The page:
Sigma Pensions – Following on from a year with so much uncertainty about life, politics and markets, 2021 holds the promise of a return to a semblance of certainty and a vaccine aided V-shaped global economic recovery.
In response to the greatest health crisis since the Spanish flu, national governments adopted a cocktail of strict movement restrictions and border lockdowns in a bid to limit the spread of the COVID-19 virus, reduce burdens on stretched healthcare systems and contain the human toll.
These measures were accompanied by large scale economic stimulus programs to help households and businesses cope with the economic impact of movement restrictions.
In 2021, the focus will shift to how quickly countries roll-out vaccination programs to immunize populations from COVID-19. Politically, the world also appears to look to the hope that a new American president (Joe Biden) would work to normalize what had become unpredictable trade policies and geo-politics.
On the home front, amid an improved outlook for oil prices, Nigeria continues to grapple with the aftershocks of the coronavirus recession as external and fiscal imbalances propagate negative shocks across the exchange rate and inflation channel.
The resulting macroeconomic turmoil will require a return to credible policy settings, implying that more than ever before, the direction of policy responses will be crucial.
Overall, we believe that the investment landscape in 2021 will be shaped by:
- V-shaped global economic recovery and accommodative global monetary policy
- A weaker USD and tighter crude oil market supports optimism over oil prices
- Nigeria to exit recession, but external account imbalances pose downside risks to the Naira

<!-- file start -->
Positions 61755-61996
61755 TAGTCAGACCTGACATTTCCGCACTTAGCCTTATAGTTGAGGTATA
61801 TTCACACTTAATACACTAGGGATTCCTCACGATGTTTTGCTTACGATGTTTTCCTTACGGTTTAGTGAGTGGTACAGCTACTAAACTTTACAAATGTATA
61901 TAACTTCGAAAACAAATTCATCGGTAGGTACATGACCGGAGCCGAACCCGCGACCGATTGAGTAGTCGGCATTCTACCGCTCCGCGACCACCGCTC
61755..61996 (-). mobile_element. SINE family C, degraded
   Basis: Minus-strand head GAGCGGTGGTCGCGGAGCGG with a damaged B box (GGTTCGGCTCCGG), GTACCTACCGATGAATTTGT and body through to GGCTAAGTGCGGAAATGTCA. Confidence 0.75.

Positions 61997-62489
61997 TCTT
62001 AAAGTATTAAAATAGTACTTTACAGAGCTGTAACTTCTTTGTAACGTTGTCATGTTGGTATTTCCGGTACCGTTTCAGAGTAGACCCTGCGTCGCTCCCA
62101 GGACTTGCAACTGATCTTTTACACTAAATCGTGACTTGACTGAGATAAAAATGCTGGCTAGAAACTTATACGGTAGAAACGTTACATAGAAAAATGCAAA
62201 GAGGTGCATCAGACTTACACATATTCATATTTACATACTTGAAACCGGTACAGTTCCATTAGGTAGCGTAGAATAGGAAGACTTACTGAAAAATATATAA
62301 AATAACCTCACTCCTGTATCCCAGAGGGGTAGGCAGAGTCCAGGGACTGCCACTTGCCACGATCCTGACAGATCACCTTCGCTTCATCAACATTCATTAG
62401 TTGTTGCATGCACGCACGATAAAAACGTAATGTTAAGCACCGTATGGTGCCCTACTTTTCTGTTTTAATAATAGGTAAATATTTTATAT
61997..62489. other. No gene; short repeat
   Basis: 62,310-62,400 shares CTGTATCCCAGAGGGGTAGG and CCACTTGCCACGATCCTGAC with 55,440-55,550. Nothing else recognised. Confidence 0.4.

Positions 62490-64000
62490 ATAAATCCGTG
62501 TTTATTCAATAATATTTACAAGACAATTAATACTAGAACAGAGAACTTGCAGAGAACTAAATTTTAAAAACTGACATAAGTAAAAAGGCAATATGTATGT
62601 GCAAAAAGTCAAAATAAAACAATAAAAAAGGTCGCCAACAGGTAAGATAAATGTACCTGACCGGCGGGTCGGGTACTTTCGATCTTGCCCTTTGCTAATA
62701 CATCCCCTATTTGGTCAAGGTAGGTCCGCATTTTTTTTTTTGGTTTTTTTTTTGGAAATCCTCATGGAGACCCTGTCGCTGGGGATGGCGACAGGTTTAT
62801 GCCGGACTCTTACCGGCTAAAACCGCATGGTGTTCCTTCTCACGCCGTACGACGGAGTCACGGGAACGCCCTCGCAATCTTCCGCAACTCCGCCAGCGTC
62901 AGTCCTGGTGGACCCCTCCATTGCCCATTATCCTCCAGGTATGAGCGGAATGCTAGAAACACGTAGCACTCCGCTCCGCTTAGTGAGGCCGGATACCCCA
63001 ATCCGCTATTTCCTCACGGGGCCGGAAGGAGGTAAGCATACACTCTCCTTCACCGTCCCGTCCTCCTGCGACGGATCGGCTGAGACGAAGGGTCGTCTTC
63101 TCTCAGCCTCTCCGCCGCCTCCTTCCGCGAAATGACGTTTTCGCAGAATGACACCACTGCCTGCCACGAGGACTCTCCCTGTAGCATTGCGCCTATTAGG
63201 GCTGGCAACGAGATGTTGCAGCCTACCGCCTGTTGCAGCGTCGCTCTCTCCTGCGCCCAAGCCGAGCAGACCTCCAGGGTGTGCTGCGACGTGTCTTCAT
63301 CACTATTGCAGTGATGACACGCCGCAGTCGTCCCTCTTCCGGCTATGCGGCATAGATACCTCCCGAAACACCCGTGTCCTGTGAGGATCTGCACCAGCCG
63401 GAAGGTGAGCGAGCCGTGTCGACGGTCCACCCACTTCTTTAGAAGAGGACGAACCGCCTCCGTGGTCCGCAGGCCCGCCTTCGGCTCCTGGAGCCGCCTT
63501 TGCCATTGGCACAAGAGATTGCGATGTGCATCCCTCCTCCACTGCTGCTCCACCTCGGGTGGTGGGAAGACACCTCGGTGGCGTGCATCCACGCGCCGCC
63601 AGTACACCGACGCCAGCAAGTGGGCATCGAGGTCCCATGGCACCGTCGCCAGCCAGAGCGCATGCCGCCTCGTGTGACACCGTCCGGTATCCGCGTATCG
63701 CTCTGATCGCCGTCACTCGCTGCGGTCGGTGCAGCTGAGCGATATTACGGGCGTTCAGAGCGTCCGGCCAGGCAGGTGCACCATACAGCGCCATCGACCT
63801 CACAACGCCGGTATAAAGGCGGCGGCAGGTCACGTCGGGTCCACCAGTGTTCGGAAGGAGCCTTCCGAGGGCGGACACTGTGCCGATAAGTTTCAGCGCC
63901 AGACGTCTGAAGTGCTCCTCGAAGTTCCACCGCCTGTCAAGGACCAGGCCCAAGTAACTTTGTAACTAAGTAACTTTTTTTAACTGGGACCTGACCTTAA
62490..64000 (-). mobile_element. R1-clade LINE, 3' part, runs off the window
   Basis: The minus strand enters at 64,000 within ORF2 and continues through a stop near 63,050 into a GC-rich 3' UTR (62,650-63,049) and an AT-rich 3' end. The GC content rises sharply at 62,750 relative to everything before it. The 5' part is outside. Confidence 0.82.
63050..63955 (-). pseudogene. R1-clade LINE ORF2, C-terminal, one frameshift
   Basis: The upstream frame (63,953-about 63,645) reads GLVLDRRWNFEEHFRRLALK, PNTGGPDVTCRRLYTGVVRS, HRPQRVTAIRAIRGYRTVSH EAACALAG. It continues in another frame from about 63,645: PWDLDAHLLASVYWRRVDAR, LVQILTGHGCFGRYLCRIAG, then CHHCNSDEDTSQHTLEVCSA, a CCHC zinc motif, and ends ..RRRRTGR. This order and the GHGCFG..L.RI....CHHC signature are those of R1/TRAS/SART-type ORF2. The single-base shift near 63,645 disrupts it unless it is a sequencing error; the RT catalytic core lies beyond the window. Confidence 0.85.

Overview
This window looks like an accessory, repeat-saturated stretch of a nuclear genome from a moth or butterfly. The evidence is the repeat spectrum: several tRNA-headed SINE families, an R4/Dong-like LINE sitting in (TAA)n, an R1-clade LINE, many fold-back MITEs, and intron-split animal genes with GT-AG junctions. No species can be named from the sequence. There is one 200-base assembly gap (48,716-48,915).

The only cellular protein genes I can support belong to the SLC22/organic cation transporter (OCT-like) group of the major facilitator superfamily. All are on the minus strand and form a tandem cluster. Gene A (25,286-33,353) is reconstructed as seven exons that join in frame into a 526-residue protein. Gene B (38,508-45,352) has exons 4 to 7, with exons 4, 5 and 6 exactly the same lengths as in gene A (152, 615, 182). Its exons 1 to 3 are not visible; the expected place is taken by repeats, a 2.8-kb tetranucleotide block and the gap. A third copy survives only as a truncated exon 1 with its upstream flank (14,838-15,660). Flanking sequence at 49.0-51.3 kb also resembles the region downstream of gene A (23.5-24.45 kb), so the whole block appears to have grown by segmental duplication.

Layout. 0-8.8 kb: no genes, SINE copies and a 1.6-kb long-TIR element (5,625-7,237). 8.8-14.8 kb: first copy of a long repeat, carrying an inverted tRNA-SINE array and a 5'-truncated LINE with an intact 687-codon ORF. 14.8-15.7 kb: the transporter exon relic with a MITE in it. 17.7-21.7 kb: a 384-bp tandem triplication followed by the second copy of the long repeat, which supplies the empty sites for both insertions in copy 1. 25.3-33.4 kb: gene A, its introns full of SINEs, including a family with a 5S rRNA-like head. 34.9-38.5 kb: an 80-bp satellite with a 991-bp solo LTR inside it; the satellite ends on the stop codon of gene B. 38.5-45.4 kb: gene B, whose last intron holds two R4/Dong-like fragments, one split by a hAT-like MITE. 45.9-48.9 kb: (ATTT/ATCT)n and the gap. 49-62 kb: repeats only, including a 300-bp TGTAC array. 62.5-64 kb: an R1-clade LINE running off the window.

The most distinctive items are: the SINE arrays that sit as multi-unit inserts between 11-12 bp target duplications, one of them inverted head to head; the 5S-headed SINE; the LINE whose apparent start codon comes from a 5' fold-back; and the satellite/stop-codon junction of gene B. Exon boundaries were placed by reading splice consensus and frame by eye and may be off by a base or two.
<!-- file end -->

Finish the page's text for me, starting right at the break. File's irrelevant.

- Higher inflation on account of food, electricity and fuel price pressures.
We set out key themes for investors to watch out for over 2021.
Global Outlook: V is for Vaccine and a V-shaped economic recovery
After the COVID-19 storm of 2020, 2021 holds the promise of a new day as increased vaccination raises the prospect of a return from the ‘new normal’ to the old way of doing things.
As vaccine coverage expands, the resumption of business activities across the globe informs bullish expectations regarding global growth in 2021 from the COVID-19 battered 2020 base year.
Another layer of a ‘return to the old normal’ is the political certainty associated with the start of the Joe Biden presidency in January 2021 and resumption of more predictable policy settings and global geopolitical arrangements.
Despite the prospects of a quick bounce from the recession, we expect monetary policy across major central banks to remain accommodative to deal with the more structural aftershocks of COVID-19 which will last for some time. We think ultra-low US interest rates anchor expectations for USD depreciation to continue in 2021.
In the near term, we see the second wave of COVD-19 intensity and likely political consensus as supportive of additional US stimulus (before the effective rollout of the COVID-19 vaccine) which should support further USD weakness. This backdrop suggests a rebound in capital flows to emerging and frontier markets and some support for commodity prices.
In particular, we view returning mobility as positive for crude oil demand, even as OPEC+ adopts a gradualist approach towards relaxing current supply curbs until H2 2021. Our base case is for oil prices to average USD57.50/bbl in 2021.
Nigeria: Growth returns but external and fiscal imbalances pose downside risks
As with the global environment, we expect Nigeria’s economy to experience a V-shaped bounce back from a recession in 2020 as the removal of most COVID-19 restrictions should benefit the non-oil sector where the restrictions hurt activities badly. That said, oil output is likely to remain in recession as compliance with OPEC+ curbs restrains oil production to 1.7-1.8mbpd, a development likely to remain in place until H2 2021.